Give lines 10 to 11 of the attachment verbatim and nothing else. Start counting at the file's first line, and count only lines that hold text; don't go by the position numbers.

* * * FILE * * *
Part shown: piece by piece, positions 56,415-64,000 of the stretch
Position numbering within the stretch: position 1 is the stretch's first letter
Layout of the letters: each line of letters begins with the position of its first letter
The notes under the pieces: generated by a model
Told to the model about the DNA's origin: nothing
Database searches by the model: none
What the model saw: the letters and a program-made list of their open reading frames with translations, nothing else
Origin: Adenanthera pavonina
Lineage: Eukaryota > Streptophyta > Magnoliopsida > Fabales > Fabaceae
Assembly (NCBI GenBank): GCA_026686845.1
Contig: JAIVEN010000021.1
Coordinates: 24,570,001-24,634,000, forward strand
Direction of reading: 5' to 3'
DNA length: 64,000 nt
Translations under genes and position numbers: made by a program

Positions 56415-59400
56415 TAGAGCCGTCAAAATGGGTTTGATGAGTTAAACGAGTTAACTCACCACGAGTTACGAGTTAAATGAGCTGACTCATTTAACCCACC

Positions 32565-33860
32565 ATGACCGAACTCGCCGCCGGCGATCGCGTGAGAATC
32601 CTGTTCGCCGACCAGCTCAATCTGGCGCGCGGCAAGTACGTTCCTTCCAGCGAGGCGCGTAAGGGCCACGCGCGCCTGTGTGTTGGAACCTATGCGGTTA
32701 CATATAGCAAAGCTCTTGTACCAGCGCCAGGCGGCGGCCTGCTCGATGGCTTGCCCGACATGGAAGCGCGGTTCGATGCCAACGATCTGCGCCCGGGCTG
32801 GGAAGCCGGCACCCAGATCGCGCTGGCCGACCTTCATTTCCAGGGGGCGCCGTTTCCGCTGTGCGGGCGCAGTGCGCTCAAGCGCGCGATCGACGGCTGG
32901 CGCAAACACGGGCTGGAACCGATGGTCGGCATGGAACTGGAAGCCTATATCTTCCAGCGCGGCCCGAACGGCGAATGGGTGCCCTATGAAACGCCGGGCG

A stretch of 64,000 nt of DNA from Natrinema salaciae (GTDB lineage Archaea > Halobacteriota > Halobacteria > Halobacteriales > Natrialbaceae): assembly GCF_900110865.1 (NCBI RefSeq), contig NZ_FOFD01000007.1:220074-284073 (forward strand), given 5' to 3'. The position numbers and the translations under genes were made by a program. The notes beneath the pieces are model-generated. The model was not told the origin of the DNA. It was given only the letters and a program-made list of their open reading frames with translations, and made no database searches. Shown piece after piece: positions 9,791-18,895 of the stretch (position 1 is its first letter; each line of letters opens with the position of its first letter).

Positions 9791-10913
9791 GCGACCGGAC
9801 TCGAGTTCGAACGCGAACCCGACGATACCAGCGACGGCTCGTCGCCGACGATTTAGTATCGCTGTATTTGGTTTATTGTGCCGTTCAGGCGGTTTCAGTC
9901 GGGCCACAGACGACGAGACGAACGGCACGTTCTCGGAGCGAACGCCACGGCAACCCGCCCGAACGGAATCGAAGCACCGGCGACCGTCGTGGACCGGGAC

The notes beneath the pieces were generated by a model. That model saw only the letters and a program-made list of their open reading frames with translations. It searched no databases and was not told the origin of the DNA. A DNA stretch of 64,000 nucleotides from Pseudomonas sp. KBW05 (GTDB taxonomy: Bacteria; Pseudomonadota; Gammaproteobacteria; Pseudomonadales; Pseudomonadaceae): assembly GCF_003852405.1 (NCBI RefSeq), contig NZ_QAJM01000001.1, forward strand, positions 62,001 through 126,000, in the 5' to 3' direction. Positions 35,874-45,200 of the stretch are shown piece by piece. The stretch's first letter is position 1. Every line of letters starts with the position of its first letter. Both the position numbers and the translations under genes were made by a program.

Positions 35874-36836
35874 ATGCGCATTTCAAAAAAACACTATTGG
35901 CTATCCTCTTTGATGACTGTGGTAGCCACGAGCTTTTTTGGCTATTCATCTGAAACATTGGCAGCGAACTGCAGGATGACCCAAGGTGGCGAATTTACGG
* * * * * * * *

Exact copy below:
Assembly (NCBI GenBank): GCA_026686845.1
Contig: JAIVEN010000021.1